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Vol. 75/No. 21      May 30, 2011

FBI arrests advocate for
Puerto Rican independence
FBI agents arrested Puerto Rican independence fighter Norberto González Claudio May 10 in Cayey, Puerto Rico. His arrest is the latest demonstration that Puerto Rico is a U.S. colony whose sovereignty is violated daily.

The FBI claims González Claudio took part in the 1983 robbery of a Wells Fargo depot in West Hartford, Connecticut, which U.S. officials say was carried out by Los Macheteros (the cane cutters), a pro-independence group. The FBI brands the group as a “clandestine domestic terrorist organization.” González Claudio was ordered extradited to Connecticut.

The same day as his arrest, the U.S. Parole Board refused again to free Puerto Rican political prisoner Oscar López Rivera. López, one of the longest held political prisoners in the world, has been in jail on frame-up charges since 1981, accused of being a terrorist.

In 1985, 200 FBI agents raided the homes of independence supporters in Puerto Rico, arresting 15 of them on charges of conspiracy in the Wells Fargo case.

Norberto’s brother Avelino, 67, was arrested in February 2008 and charged with conspiracy in connection with the robbery. Avelino, who has Parkinson’s disease, agreed to a plea agreement and is currently serving a seven-year sentence.

“As long as they continue to advocate the independence of Puerto Rico by force they will always pose a danger,” Luis Fraticelli, who is in charge of FBI operations in Puerto Rico, told Associated Press.

The FBI has a long history of using violence, harassment, and intimidation against independence supporters. On Sept. 23, 2005, FBI cops surrounded the home of Filiberto Ojeda Ríos, a leader of the Macheteros, who was one of the 15 arrested in 1985. He jumped bail in 1990 and went into hiding. The cops shot Ojeda, seriously wounding him. They made sure he bled to death by refusing to let anyone approach the house until the next day.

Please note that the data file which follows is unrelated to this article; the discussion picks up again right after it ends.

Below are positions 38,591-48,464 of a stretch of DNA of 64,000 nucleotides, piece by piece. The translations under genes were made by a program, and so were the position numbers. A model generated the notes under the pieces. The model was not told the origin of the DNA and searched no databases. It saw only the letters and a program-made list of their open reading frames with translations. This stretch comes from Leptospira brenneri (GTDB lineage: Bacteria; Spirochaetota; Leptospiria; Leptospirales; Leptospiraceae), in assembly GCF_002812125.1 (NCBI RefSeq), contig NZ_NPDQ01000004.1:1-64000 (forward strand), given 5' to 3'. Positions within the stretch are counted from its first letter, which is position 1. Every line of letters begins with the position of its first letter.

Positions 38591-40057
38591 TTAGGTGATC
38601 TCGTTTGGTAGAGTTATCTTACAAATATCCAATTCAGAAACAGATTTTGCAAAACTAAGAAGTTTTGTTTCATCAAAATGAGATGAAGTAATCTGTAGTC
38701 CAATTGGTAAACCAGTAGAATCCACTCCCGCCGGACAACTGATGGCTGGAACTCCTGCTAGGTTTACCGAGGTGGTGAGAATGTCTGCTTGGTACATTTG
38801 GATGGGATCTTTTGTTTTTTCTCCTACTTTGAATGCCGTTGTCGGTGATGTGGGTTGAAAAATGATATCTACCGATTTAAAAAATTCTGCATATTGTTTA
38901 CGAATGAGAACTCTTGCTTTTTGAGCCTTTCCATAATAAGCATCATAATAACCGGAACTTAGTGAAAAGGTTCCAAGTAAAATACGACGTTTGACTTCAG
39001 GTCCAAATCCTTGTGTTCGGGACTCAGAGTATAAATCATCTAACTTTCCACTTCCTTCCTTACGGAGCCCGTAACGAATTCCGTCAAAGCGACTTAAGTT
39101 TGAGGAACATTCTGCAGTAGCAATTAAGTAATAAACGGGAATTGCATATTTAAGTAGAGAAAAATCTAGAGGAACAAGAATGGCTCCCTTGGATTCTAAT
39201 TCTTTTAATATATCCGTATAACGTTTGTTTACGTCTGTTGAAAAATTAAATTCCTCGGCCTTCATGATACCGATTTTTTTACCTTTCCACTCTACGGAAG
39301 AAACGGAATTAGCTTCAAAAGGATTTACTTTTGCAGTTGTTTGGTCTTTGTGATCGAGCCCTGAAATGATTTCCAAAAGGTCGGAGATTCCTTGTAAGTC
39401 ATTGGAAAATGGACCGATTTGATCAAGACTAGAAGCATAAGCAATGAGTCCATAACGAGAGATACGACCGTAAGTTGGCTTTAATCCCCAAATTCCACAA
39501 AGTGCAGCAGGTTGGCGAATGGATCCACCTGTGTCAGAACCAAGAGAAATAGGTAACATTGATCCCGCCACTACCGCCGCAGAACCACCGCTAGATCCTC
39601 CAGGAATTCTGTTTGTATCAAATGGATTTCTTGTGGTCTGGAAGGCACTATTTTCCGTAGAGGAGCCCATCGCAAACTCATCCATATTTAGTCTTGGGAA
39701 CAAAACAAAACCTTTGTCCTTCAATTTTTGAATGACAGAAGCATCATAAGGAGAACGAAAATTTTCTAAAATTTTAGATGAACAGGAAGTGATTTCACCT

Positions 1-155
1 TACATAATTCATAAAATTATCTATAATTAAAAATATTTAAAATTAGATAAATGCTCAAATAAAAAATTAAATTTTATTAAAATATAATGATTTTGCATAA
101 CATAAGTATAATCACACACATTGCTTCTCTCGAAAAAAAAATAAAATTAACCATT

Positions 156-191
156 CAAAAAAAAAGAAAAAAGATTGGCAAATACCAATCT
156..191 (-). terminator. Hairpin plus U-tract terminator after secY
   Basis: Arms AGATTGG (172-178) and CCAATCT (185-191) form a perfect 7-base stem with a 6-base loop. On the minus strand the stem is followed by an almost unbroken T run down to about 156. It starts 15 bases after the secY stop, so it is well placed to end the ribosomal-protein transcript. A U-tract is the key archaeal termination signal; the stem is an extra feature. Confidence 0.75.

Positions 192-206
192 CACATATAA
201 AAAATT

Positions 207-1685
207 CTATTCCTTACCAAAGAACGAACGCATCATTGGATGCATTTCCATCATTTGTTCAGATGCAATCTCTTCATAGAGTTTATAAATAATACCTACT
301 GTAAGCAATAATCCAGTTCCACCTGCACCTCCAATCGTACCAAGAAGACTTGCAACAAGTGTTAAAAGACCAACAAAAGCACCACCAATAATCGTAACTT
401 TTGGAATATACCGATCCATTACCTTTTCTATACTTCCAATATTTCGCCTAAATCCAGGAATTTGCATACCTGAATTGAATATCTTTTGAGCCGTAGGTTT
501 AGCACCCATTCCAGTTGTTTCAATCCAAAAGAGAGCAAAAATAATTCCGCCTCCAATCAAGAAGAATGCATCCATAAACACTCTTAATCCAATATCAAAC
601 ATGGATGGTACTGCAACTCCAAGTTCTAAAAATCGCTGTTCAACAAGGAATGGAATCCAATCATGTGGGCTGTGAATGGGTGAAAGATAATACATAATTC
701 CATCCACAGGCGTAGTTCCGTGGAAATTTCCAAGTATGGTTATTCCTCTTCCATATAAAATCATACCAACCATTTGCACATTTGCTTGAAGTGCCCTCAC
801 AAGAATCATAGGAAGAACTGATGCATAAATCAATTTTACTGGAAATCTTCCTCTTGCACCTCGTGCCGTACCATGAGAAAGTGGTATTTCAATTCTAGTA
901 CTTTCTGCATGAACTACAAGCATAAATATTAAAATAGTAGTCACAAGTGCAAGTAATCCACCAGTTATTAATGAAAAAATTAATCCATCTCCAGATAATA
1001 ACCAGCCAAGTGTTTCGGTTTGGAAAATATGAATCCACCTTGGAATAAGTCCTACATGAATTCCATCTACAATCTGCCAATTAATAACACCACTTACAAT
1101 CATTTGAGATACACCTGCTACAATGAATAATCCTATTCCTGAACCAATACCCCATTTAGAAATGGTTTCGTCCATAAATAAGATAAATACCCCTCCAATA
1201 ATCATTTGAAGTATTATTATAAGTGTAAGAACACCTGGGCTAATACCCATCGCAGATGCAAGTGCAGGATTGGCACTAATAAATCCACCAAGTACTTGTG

“It was an execution squad, because the FBI never intended to arrest Ojeda Ríos, but to kill him,” said Antonio Camacho, one of the Hartford 15, none of whom are currently in jail.

Hearings by the Puerto Rico Senate Judiciary Committee in 1991-92 shed light on the FBI and U.S. government “antiterrorist” operations on the island. The hearings also exposed FBI complicity with the killing of two pro-independence youth, who were lured to the Cerro Maravilla mountaintop in 1978 by an undercover cop and agent provocateur.

U.S. capitalists benefit from Puerto Rico’s colonial status. A pharmaceutical industry website lauds Puerto Rico’s “unique value” and “added tax benefits” for U.S. corporations, and its “unusual combination of cash grants, financial incentives and credits,” as well as its “low labor costs.” Sixteen of the top 20 drugs sold in the United States are manufactured on the island.

Although Puerto Rico is a Spanish-speaking nation and less than a quarter of the population speak English fluently, U.S. courts on the island function in English.  
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